2. If our cells need certain compounds to survive (ex.
Carbohydrates, lipids, proteins), where do we get them and how do
we get these compounds to our cells? What are the elements that
make up each type of compound? What are the functions of each type
of compound in organisms?
3. What is energy? 4. Why do we need energy? 5. How do plants
and animals obtain energy?
Understand that 1) All living things rely on the sun for energy.
2) Plants can make their own food by using the energy from
sunlight, water, and carbon dioxide in a process called
photosynthesis. 3) All living things which do not perform
photosynthesis (ex. Animals) rely on living things which do perform
photosynthesis in order to obtain energy from the sun. 4) All
living things which do not perform photosynthesis (ex. Animals)
rely on plants for food (energy). 5) Respiration is the process by
which cells obtain energy from oxygen and glucose. Lab Review: Be
able to describe and explain evidence of photosynthesis and
respiration in these labs).
1. BTb and elodea (Evidence of photosynthesis and respiration in
elodea plants): Use your notes from class and the pre-lab sheet you
received in the hand out. Experiment (phase #1: evidence of
photosynthesis in elodea):
1) 3 test tubes with water and BTb. 2) Test tube A is blue, test
tube B is yellow (blew CO2through
straw and turned BTb yellow), and test tube C is yellow (same as
test tube B) and has a small piece of the aquatic plant elodea.
3) Results after 24 hours: A = blue, B = yellowish green, C =
blue. 4) Analysis: BTb is blue and turns yellow in the presence of
The test tube with BTb and elodea was yellow in the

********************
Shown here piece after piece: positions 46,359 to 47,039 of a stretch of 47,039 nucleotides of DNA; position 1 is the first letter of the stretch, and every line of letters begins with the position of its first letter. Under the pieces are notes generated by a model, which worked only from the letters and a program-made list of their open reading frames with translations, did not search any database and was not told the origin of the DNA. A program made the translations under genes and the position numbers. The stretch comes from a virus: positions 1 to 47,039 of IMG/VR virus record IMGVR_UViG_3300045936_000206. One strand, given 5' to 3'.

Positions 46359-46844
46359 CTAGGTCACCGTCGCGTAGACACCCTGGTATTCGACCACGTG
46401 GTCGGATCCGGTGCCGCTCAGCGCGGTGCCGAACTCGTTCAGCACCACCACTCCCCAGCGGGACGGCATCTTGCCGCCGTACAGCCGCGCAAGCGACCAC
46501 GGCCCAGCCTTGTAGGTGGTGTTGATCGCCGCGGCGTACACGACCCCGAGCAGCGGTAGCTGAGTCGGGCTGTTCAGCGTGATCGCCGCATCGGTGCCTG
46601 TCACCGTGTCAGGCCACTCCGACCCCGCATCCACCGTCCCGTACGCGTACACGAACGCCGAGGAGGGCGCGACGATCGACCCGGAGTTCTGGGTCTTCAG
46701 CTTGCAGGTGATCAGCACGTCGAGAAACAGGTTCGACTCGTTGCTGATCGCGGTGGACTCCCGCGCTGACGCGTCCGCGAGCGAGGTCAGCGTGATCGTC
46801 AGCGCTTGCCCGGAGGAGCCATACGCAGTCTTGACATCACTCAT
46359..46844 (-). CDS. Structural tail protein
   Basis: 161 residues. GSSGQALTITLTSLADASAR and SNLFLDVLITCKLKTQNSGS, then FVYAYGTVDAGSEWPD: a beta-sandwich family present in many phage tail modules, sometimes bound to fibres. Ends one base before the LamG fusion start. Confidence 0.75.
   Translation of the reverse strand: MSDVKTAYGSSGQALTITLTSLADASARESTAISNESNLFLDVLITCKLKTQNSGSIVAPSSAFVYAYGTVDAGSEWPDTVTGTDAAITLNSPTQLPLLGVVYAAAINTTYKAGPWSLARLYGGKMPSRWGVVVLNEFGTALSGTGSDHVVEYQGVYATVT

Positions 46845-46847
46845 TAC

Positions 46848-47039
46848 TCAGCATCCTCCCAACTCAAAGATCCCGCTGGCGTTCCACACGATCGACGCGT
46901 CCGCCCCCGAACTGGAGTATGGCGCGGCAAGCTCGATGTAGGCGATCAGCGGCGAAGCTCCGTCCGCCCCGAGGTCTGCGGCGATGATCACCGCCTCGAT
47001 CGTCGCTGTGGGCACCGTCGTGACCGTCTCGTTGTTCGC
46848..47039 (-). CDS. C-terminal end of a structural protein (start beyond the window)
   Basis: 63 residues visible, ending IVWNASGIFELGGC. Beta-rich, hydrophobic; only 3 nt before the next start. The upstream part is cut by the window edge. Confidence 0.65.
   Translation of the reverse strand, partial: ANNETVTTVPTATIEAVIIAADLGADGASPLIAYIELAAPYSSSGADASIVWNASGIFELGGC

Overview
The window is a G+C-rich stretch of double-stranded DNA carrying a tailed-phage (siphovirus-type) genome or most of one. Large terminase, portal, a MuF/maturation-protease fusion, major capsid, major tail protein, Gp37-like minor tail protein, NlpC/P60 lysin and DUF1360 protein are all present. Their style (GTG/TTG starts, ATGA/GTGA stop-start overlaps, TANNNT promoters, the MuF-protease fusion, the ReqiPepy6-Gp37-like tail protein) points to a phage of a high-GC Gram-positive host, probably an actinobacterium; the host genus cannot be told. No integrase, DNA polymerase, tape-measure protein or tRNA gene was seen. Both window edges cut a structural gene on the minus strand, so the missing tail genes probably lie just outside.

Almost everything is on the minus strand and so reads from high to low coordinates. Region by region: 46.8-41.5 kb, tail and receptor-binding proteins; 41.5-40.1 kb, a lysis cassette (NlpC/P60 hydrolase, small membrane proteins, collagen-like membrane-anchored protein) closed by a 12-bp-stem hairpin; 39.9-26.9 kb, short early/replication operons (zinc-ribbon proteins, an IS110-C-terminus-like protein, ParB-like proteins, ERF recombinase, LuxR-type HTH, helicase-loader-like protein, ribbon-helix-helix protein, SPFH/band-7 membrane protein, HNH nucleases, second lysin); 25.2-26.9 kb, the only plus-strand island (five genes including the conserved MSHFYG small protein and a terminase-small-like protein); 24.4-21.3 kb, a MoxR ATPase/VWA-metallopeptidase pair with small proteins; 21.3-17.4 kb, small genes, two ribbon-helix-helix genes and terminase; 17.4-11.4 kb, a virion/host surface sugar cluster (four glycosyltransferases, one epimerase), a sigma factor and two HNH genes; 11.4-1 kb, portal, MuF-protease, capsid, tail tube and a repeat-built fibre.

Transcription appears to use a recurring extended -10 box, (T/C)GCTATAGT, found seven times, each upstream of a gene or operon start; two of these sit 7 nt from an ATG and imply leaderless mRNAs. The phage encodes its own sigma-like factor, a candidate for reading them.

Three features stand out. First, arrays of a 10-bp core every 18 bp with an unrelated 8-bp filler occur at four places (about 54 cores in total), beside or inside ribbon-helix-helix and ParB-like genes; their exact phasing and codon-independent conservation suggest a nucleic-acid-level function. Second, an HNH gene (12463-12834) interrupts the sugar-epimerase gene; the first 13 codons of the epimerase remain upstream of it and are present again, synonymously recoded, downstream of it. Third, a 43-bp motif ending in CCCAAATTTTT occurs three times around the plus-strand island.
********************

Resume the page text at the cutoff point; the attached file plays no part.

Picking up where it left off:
of the experiment because CO2 was put into it by your team
through a straw. It turned blue because the CO2 was taken out or
the BTb solution when it was used for photosynthesis by the elodea
plant as can be seen in the equation below.
6 CO2 + 6 H2O + light energy -----> C6H12O6 + 6 O2
carbon dioxide water from the sun glucose oxygen 5) The results
of this experiment could be interpreted as showing
evidence for photosynthesis in the elodea plant.
Experiment (phase #2: 48 hours after beginning phase #1:
Evidence of respiration in elodea):
1) 3 test tubes with water and BTb. Test tube A is blue, test
tube B is blue, test tube C is blue.
2) 24 hours in the cabinet (dark). 3) Results: Test tube A is
blue, Test tube B is blue, Test tube C is
yellow. 4) Analysis: CO2 was introduced into Test tube C by the
during respiration (see the equation below). At night, plants
use respiration in order to get the energy out of the sugar they
produced during photosynthesis. The CO2 caused the BTb to turn
C6H12O6 + 6 O2 -----> 6 CO2 + 6 H2O + energy
Glucose oxygen carbon dioxide water usable energy 2. Respiration
in Yeast: Use your notes from class and the pre-lab
sheet you received in the hand out and pictures from the
website. 1) Yeast was added to a beaker filled with a water and
solution, and then covered with a balloon or rubber glove. 2)
Results: bubbles appeared in the solution. Foam appeared. The
balloon/glove filled up with gas and foam. 3) Analysis: The
yeast conducted fermentation (a form of cellular
respiration that uses an enzyme instead of oxygen as a reactant)